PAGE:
By What Theory Is This Judge Qualified To Stay On The Bench?

How low can judicial standards of ethics go? In the 10th Circuit, apparently, pretty low.

U.S. District Court Judge Carlos Murguia of Kansas City, Kansas, is an appointee of President Bill Clinton. His sister is a judge on the San Francisco-based 9th U.S. Circuit Court of Appeals and was also appointed by Clinton.

According to the Tenth Circuit’s judicial council recent opinion following a judicial conduct investigation, Judge  Murguia gave “preferential treatment and unwanted attention to female employees of the judiciary in the form of sexually suggestive comments, inappropriate text messages, and excessive, non-work-related contact, much of which occurred after work hours and often late at night.” In other words, he is a serial sexual harasser. The harassed employees, the investigation found,  were reluctant to tell Murguia to stop his abuse because of his power as a federal judge.  One victim finally complained.  Murguia continued the harassing conduct anyway.

There’s more! The judge had a years-long relationship with a felon, convicted of state-court crimes, who was using drugs and on probation. Now the felon is back in prison for probation violations. Judge Murguia placed himself in such a compromised position that he was at risk of extortion, the council found.

In more mundane misconduct, the judge was habitually late for court proceedings and meetings for years. He had regularly scheduled lunchtime basketball games, you see.  Priorities! Murguia’s tardiness often required attorneys, parties and juries to wait, and sometimes made attorneys late for proceedings in other courtrooms.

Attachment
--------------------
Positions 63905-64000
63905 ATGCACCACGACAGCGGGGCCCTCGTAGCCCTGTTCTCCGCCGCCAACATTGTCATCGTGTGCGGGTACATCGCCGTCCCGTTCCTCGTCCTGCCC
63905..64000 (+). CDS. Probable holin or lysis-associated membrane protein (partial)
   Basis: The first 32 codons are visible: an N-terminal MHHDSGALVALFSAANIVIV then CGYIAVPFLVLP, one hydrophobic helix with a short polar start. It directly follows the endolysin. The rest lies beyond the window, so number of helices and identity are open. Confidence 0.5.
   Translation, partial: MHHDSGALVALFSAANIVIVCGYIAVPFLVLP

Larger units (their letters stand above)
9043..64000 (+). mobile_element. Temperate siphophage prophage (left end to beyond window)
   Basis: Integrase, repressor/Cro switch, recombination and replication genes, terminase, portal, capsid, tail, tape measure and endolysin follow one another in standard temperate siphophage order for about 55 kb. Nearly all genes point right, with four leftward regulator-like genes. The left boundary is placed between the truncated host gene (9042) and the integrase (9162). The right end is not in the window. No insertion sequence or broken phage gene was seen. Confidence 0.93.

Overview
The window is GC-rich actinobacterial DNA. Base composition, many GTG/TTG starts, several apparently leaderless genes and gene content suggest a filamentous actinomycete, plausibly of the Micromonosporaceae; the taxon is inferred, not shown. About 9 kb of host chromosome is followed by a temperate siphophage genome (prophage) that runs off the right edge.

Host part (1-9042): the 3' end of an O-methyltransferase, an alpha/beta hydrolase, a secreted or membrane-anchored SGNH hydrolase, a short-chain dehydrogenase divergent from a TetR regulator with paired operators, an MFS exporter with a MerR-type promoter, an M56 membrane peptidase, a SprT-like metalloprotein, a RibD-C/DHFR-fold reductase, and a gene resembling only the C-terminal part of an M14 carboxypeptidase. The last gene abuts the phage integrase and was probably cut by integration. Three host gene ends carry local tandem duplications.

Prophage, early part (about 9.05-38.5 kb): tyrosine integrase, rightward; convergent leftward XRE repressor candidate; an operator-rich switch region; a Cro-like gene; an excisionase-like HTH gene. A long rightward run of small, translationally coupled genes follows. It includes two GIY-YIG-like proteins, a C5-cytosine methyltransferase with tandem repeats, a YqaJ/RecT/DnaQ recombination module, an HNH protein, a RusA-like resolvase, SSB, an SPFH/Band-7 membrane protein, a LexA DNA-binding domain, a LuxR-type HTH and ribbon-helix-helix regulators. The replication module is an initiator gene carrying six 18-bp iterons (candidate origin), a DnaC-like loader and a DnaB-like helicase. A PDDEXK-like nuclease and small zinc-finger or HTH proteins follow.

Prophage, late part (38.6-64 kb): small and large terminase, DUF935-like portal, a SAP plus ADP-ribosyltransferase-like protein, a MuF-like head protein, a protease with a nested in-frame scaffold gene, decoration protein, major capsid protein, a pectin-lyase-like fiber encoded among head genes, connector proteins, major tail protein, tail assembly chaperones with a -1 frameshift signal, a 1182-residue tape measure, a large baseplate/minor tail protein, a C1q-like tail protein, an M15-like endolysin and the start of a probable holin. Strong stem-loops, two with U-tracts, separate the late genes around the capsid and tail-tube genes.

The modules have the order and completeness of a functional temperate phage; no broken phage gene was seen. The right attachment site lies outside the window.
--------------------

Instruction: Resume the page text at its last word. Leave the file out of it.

The judge was admonished about his tardiness  early in his judicial career “but his conduct persisted nevertheless,” the judicial council said.

When he was first confronted with the allegations, the judicial council said, Judge Murguia “did not fully disclose the extent of his misconduct….He tended to admit to allegations only when confronted with supporting documentary evidence. His apologies appeared more tied to his regret that his actions were brought to light than an awareness of, and regret for, the harm he caused to the individuals involved and to the integrity of his office.”

And the  official response to the judge’s long-standing, serious ethical breaches?  The judge received a public reprimand. He gets to stay a judge, despite repeated examples of bad judgment, over many years.

He did say he was sorry.

Great.

 

11 thoughts on “By What Theory Is This Judge Qualified To Stay On The Bench?

  1. Lifetime appointment.

    The only ways to remove him are shame-clearly lacking-or impeachment. Impeachment remains a possibility it has only been a short time since the reprimand, Congress hasn’t exactly had time to act. If you have a congresscritter on the judiciary committee call and suggest this be put on the schedule.

      • That is not for the council to determine, however.

        It would be nice to see the Congress take that up.